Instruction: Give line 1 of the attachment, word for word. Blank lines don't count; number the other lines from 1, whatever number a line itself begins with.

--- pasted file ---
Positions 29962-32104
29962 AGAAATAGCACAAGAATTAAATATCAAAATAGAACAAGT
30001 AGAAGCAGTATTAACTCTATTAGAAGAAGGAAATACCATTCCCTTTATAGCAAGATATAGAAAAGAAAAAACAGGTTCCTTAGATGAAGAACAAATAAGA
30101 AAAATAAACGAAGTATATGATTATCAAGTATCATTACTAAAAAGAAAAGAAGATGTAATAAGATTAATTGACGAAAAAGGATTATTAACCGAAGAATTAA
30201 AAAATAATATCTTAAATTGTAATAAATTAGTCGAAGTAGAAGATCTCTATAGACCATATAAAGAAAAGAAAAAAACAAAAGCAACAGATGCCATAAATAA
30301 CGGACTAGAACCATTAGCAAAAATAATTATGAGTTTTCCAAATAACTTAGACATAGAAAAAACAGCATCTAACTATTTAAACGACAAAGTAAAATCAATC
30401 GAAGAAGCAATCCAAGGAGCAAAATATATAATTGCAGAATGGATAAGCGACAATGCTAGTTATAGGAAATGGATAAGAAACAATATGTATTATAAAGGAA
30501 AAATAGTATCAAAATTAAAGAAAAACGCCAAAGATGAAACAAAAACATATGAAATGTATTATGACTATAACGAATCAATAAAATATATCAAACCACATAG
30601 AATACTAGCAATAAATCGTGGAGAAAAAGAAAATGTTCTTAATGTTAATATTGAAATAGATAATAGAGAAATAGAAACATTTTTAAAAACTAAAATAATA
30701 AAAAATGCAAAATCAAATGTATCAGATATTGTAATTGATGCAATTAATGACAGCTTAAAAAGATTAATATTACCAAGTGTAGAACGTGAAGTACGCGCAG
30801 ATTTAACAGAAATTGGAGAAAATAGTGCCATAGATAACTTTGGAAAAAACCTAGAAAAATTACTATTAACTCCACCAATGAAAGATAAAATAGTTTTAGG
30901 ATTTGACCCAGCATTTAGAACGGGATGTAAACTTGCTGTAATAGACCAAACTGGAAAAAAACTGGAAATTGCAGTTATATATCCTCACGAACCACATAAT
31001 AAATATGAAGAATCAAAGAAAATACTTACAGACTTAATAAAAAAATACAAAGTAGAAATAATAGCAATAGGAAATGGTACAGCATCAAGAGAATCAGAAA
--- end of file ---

Positions 29962-32104